Santa Clarita Diet season 3 satisfying, worth a taste

Courtesy of Netflix
Drew Barrymore, left, plays Sheila Hammond, whose family struggles with her taste for human flesh.

Timothy Rush | Staff Writer

04/11/19

Returning with gore and laughs to usher in April, the third season of Santa Clarita Diet delivers on many of its expectations.

In this horror-comedy, the audience follows the events following Sheila Hammond’s (Drew Barrymore) transformation into an undead being with a hunger for human flesh. She must learn to cope and accept her new situation, as her husband, Joel (Timothy Olyphant), stands beside her to protect her from forces seeking to destroy her and hold on to what semblance of normalcy he has left. They must also contend with their eco-terrorist daughter Abby (Liv Hawson) who wants to embrace her new crazy world to make a difference, with the support of her accomplice Eric (Skyler Gisondo). All four must contend with an ancient order dedicated to the destruction of the undead, as well as the rising tide of undead (of an intelligent variety) in their own town of Santa Clarita.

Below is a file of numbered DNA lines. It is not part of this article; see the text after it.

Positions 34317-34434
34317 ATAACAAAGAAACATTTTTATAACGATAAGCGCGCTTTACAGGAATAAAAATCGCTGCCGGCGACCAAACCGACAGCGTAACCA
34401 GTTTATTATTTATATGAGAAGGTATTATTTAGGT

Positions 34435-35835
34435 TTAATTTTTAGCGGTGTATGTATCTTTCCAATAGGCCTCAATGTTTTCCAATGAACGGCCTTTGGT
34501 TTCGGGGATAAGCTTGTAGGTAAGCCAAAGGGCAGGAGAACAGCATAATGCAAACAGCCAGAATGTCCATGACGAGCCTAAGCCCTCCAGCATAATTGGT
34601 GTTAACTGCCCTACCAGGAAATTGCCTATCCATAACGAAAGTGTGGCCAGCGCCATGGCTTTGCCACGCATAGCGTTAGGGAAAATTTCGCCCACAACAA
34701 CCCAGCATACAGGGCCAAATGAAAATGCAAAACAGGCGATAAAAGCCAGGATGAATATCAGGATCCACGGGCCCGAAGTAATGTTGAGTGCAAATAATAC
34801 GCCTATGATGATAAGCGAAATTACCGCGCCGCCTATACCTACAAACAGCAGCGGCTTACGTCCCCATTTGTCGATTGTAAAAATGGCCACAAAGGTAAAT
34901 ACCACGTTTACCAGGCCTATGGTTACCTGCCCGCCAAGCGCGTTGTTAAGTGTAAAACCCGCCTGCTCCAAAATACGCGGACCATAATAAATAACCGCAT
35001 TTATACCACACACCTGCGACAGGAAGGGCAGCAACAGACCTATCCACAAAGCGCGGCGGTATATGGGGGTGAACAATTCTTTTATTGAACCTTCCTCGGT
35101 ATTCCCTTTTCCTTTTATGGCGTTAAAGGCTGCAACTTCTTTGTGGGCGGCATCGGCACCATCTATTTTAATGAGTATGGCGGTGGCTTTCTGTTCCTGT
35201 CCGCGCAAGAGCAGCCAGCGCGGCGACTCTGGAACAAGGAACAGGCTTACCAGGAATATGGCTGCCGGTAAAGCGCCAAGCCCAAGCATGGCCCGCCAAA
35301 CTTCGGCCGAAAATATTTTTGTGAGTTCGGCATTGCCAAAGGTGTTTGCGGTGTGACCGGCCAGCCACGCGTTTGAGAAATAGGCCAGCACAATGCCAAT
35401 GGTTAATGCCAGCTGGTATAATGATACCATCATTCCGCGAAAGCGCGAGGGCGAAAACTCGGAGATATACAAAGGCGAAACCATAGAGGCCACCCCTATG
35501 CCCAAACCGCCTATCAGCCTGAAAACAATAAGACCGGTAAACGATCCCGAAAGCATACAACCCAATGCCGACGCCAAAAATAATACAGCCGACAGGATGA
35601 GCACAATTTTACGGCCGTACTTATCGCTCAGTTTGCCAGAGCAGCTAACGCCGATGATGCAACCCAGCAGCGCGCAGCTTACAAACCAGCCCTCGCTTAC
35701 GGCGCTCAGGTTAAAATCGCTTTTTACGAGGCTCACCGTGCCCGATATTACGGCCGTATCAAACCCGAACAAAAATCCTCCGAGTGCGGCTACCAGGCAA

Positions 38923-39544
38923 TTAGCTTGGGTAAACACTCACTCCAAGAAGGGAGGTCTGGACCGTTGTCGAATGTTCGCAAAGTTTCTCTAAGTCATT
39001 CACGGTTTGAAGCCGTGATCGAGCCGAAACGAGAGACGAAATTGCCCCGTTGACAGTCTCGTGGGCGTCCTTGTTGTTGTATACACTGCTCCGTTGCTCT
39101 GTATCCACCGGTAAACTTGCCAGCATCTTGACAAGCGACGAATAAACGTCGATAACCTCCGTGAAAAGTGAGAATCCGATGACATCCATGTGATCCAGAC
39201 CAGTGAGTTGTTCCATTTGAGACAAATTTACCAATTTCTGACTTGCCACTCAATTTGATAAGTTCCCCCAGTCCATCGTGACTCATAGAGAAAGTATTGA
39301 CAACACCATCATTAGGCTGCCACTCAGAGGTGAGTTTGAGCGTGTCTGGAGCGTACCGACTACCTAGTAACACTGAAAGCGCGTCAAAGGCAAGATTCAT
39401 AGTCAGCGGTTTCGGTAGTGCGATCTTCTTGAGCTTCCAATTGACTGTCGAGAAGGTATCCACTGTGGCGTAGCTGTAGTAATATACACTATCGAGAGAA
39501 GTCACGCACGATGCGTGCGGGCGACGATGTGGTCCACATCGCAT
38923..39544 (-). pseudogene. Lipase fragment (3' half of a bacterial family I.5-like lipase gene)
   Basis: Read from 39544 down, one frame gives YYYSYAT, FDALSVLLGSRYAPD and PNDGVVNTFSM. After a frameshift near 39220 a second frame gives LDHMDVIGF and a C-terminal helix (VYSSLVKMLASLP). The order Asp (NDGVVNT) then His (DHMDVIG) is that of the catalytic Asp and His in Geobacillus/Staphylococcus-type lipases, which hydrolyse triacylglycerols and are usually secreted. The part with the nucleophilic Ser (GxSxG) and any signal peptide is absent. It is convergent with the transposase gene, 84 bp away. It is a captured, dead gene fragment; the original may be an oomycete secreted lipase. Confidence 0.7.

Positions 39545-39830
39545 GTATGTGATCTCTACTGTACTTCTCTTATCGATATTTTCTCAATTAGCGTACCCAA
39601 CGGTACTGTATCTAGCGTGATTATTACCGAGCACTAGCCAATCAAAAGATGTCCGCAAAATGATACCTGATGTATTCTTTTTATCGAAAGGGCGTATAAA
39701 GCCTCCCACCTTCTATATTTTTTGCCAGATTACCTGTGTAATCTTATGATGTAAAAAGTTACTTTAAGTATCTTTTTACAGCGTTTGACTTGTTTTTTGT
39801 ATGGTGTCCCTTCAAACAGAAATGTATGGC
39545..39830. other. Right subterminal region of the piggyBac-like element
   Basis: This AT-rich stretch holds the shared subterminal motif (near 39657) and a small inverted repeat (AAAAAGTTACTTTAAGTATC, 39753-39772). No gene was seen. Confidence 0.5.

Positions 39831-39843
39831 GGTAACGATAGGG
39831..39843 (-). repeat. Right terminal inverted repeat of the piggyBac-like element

Continuing what has transpired in the past two seasons, the third season inherited a host of subplots that it had to contend with. While it does do it’s best, in the beginning, to adequately address each one, the season begins very slowly with them. Among them: a cult, an ancient order of knights, eco-terrorism, a realtor rivalry, a new enemy from Serbia, Sheila and Joel’s marriage, Joel’s prejudice against the undead and Eric and Abby’s relationship (or lack thereof). Some of them are hits, some are misses, but there had to have been a degree of awareness as many of these subplots are finally tied together or tied up by the season’s midpoint.

The characters are very strong all-around, though. Almost all characters bring on the laughs and drama when need be. Some characters, such as Anne Garcia (Natalie Morales), do come off as a bit flat, unfortunately. Several of the characters are based on a trope taken to an extreme, but many of them still come across as people, however. Joel, for instance, is the everyman who wants a normal life with a normal marriage and normal child. Anne is the strongly religious deputy that sees God’s influence in everything. The difference between them is that most of the characters are like Joel. His personality and layers are fleshed out, so that while the trope is still there, there is a character underneath with a strong amount of development and personality. Anne can be summed up in the simple phrase “lesbian religious deputy,” because that’s all she is. She exists more as a device for the show to present these themes and get laughs as opposed to doing anything with them.